Sunday, December 11, 2011

Unbuckled child costs driver $172.00

So, what's the truth in this story?

On the front page of today's Northwest Herald is a story about a Lakemoor woman who got a ticket in June pertaining to her daughter's seatbelt ticket. That ticket cost her $172.00, which was paid by a collection of money donated by McHenry County attorneys who took pity on Lydia Rosario.

The story says the ten-year-old daughter had "briefly" unfastened her seatbelt to reach for something she had dropped. A sharp-eyed McHenry County Sheriff's deputy spotted the violation and pulled Rosario over.

The deputy issued a ticket. The reporter wrote, "She (Rosario) also appeared confused about how what started off as a $25 fine ended up at $172 with court costs." Darned right that Ms. Rosario is confused. First of all, it's not a $25 ticket. Maybe it ought to be a $25 ticket, but it's not. Let's try $120 for that ticket. Is that a lot closer?

Ms. Rosario's being a person with a disability doesn't have a thing to do with the story. Judge Wilbrandt, with whom Woodstock Attorney Wes Pribla took issue, doesn't set the fine for the seatbelt violation or the court costs. Because I wasn't in the courtroom, I can't comment on whatever happened during the hearing that got Pribla's attention. According to online court records, Ms. Rosario had appeared pro se; i.e., without legal representation. Judges will often grant a little leeway to defendants who represent themselves, but the burden is on the defendant to defend herself properly and as permitted by legal rules.

I don't know the circumstances of the traffic stop. If, indeed, the child had briefly unfastened her seatbelt, then the mother doesn't deserve a ticket; a warning should have sufficed.

The Northwest Herald report was kind not to name the deputy. Who was the deputy who issued Ticket No. 05058576?

Because of the now-outrageous levels of fines and court costs, maybe deputies (and police officers) should exercise more discretion when deciding whether to issue a ticket or a warning. Would a Warning have sufficed in this case? If a ten-year-old passenger chose to unbuckle "briefly" (was it only "briefly"?), is it fair to sock the driver with a large fine and resulting court costs?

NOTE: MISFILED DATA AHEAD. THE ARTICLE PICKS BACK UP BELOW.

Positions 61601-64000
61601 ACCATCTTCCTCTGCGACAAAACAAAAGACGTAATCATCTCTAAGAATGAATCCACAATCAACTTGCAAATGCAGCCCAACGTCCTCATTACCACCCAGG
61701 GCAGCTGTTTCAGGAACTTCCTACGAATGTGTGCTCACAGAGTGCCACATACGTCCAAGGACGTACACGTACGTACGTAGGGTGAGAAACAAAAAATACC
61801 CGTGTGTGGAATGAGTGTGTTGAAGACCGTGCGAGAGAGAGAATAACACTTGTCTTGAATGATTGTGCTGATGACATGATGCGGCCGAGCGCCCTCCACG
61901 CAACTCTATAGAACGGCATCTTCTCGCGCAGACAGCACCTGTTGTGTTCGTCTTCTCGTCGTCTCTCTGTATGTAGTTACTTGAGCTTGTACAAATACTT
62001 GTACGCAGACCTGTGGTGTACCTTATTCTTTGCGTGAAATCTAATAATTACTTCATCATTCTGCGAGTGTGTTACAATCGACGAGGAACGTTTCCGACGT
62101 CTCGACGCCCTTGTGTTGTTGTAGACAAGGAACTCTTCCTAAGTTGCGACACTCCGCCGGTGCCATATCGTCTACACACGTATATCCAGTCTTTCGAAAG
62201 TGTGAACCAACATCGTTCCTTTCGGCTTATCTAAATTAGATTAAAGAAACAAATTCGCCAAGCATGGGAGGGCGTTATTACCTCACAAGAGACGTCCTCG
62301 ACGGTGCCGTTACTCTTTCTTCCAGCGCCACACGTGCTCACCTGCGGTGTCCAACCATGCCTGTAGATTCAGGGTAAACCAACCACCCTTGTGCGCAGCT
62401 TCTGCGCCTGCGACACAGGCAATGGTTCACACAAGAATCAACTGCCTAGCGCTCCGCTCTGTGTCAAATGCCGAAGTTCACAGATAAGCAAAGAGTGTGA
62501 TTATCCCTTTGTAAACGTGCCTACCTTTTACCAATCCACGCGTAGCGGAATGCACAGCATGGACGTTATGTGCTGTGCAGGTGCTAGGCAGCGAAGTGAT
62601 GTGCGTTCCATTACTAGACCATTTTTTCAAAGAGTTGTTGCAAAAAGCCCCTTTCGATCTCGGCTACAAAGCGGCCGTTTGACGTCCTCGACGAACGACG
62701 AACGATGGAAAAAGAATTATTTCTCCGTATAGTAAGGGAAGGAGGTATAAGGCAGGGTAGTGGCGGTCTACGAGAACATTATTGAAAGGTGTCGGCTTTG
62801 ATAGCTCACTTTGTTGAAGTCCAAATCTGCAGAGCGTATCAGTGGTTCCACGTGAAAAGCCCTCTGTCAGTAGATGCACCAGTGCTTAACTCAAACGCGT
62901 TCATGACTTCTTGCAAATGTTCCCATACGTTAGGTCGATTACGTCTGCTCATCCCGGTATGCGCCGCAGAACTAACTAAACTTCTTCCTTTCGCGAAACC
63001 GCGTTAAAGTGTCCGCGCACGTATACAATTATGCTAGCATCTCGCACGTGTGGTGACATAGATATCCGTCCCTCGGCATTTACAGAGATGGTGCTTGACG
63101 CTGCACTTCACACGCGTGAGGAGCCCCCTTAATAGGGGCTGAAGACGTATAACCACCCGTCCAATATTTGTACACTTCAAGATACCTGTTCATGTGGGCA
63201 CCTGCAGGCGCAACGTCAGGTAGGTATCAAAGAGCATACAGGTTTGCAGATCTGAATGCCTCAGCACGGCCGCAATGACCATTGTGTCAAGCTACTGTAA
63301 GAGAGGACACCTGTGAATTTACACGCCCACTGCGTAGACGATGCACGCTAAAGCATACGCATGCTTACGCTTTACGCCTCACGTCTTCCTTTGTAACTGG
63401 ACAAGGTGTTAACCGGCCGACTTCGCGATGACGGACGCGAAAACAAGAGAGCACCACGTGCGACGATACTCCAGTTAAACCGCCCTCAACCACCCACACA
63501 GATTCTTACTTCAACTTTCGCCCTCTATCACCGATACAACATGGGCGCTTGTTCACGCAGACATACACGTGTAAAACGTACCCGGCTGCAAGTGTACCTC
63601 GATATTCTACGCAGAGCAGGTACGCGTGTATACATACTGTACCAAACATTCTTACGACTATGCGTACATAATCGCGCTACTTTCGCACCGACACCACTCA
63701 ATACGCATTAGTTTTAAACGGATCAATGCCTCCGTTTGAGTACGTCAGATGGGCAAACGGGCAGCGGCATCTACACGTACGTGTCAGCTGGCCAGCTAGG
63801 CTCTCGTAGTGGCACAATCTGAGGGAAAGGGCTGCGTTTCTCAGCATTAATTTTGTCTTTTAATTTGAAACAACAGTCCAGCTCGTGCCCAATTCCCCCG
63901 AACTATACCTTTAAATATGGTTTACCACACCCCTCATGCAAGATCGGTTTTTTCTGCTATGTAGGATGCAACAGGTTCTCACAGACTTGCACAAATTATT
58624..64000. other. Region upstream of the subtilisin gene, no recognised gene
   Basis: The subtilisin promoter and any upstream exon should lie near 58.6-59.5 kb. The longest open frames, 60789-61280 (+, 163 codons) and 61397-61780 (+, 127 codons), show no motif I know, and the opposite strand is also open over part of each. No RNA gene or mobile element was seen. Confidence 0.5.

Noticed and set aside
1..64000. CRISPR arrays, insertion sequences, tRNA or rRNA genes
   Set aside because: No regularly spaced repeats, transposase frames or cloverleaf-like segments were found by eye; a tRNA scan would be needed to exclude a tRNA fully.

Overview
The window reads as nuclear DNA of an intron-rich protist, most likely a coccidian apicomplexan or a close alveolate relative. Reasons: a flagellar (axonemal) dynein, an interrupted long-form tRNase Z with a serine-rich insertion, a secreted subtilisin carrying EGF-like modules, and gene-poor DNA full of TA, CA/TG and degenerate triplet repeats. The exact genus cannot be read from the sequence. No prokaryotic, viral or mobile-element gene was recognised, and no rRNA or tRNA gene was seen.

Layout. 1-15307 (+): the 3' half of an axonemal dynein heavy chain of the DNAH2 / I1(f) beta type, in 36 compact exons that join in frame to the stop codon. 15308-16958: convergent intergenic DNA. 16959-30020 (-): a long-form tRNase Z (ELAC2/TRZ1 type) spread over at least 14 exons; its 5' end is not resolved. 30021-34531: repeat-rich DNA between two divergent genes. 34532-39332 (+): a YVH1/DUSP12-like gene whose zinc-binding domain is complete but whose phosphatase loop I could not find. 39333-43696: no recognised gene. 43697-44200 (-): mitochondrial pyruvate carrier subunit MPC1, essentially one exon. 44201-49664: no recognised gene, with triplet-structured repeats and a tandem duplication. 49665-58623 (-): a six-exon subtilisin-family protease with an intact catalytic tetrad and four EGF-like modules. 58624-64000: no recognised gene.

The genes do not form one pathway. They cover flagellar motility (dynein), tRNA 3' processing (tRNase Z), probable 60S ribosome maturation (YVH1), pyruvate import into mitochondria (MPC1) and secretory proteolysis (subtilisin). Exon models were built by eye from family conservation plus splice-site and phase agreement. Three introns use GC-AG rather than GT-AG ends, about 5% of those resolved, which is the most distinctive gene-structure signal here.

Was the kid in the front seat? Probably not; the kid was probably in the back, out of the driver's view. Isn't a driver supposed to pay attention to driving? Could a driver miss the fact that a kid in the back seat had unbuckled?

8 comments:

M.U.G. said...

"Because of the now-outrageous levels of fines and court costs, maybe deputies (and police officers) should exercise more discretion when deciding whether to issue a ticket or a warning."

Officer/deputy he/she did as revenue is down city and county wide all over the country.

tiredofthenonsense said...

Really can't get much more vague with your guesses can you? What happened to your "zero tolerance" stance?

Gus said...

Zero tolerance works well for things in the control of the driver: speed, lights, wipers, stop signs, red lights.

When a 10-year-old slips off her seatbelt behind the driver, where the child cannot be seen, you really think that's a good reason for a $172 ticket?

Now, if the mom left home with the kid unbuckled? Sure, give her the ticket.

Nobody Important said...

Lydia Rosario. I bet a million dollars based on that name the deputy was looking for a no valid arrest. Can't get the Hispanic for no valid, jam her up with an outrageous ticket.

Ray said...

So a $175 wiper ticket would have been ok? umm, ok.

tiredofthenonsense said...

Doesn't wash.

The Madd Bulldog said...

Well, I'm not saying she should have gotten a ticket, but since she did back in July, I think seatbelt fines are $75 not $25... but I may be mistaken. Because it was a "child", I heard those types of tickets require an appearance... could be wrong 'bout that too. If the judge gave her supervision and 90-days to pay the fine, and obviously she didn't, repeated visits to court cost money, thus court costs would raise it up to the ~$150... maybe???
Anyway, a couple of my 24 ouncers rolled off my rustbucket's passenger seat a few mornings ago. I undid my belt to reach down and pick'em up. While doing so I passed one of McHenry County's Finest and he pulled me over for not wearing a belt. I told him what happened, gave him one of my donuts and one of the brews to wash that stale donut down. He let me off with a "Tnanks!" DOH!!!!!!

Gus said...

TMB, I think you're right about the $75 fine. The fine went up, but I'm not sure when. $75 + $100 court costs sounds right.